Even in modern times, there are things that seem mysterious—not in a holy way, but in a way that makes you dumbfounded. We’d like to throw in a few of these mysterious happenings on the off chance that someone would solve the mystery.
The Case of the Silent Justice
Recently, for instance, news came that Justice Clarence Thomas was heard during a court proceedings which still remains obscure. Apparently the justice had not spoken from the court in seven years, or asked a question from the court. The comment he made recently was understood to be some kind of joke regarding Harvard.
Let’s look at this a minute. I know justices write opinions or lend their names to them, and I know they deliberate in private, at which point even Justice Thomas is reported to take part. But here’s my mystery—it hardly seems possible that a judge in such a high place could not ask a single question of attorneys representing plaintiffs or the government in a case in seven years or make a comment. It’s as if he’s a ghost in robes. There are some justices, we hear, that have made an art form out of questioning attorneys to the point of badgering, while others take great delight in the whole process. Is it actually legal to keep silent for seven years, and does this man get invited to cocktail parties for his volubility? Does Justice Thomas have so little curiosity or interest in cases, or does he already know everything there is to know that not a single question comes to his mind during the course of the proceedings?
Just think if all sorts of people in other professions displayed as little curiosity as Justice Thomas: why, if he had been Lou Costello, there would be no one to ask who’s on first? And Jean Valjean wouldn’t have asked, albeit in song, who am I?, both a rhetorical question and a highlight of “Les Miserables.” Sam Spade, Sherlock Holmes and Agatha Christie would never make us ask “who done it” or give title to a genre of literature. To be or not to be, that is the question—but perhaps not if Justice Thomas had anything to say about it. The fact that the justice said something was news—sad news, if you think about it. The fact that what he said could not be heard properly enough to be recorded is only ironic.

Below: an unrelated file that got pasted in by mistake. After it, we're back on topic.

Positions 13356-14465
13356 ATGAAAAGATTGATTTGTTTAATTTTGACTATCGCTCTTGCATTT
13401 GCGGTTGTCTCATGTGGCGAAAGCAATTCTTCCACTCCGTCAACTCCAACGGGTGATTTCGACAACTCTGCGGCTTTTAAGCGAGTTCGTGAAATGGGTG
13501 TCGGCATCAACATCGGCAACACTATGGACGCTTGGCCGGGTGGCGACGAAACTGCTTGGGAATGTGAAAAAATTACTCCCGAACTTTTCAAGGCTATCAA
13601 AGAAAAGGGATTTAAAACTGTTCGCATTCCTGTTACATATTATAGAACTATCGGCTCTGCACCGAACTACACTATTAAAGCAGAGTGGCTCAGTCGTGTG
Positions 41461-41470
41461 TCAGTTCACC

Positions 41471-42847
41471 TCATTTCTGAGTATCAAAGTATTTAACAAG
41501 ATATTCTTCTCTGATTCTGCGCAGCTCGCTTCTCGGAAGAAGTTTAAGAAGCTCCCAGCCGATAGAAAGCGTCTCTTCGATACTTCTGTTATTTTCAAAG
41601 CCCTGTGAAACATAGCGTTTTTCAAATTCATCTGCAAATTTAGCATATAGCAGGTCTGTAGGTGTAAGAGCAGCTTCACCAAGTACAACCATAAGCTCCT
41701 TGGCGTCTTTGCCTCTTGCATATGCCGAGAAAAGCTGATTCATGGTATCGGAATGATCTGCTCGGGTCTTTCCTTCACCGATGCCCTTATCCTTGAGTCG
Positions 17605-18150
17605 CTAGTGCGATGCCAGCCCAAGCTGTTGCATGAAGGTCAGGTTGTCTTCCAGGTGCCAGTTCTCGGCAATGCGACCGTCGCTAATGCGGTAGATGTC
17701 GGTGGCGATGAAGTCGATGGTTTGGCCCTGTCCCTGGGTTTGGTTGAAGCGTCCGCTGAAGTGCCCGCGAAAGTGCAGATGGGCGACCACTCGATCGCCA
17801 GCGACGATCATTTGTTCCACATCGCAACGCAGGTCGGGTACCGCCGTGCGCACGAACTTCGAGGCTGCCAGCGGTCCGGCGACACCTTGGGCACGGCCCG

Good Guys with Guns
The National Rifle Association, in its now complete nuclear warfare—can nukes be guns?—over gun control once held title to the worst slogan to stand behind by way of “I’ll give you my gun when you pry it from my dead cold hands,” which was uttered with particular conviction by NRA spokesman, the late and great actor Charlton Heston, who said it to great effect while holding up rifle. “If you outlaw guns only outlaws will haves guns” is an example of the kind of syllogistic turn of phrase the NRA seems particularly adept at, witness the NRA’s belated response to the horrific shootings at Newton with “The only way to stop a bad guy with a gun is a good guy with a gun,” following that up with a proposal to arm teachers in the classroom and a full-court press ad campaign that has offended many people with its referencing of the President Obama’s daughters.
Isn’t it amazing how often “amazing” is used these days in conversation, especially on television, but also at fashion shows, red carpets, wine tastings, by news people, people writing about Lindsay Lohan or British royalty, shoppers, and bloggers? It threatens to usurp all the known words in the dictionary for something excellent, outstanding, unusual or out of the ordinary, if not extraordinary. I have to say it: that’s amazing.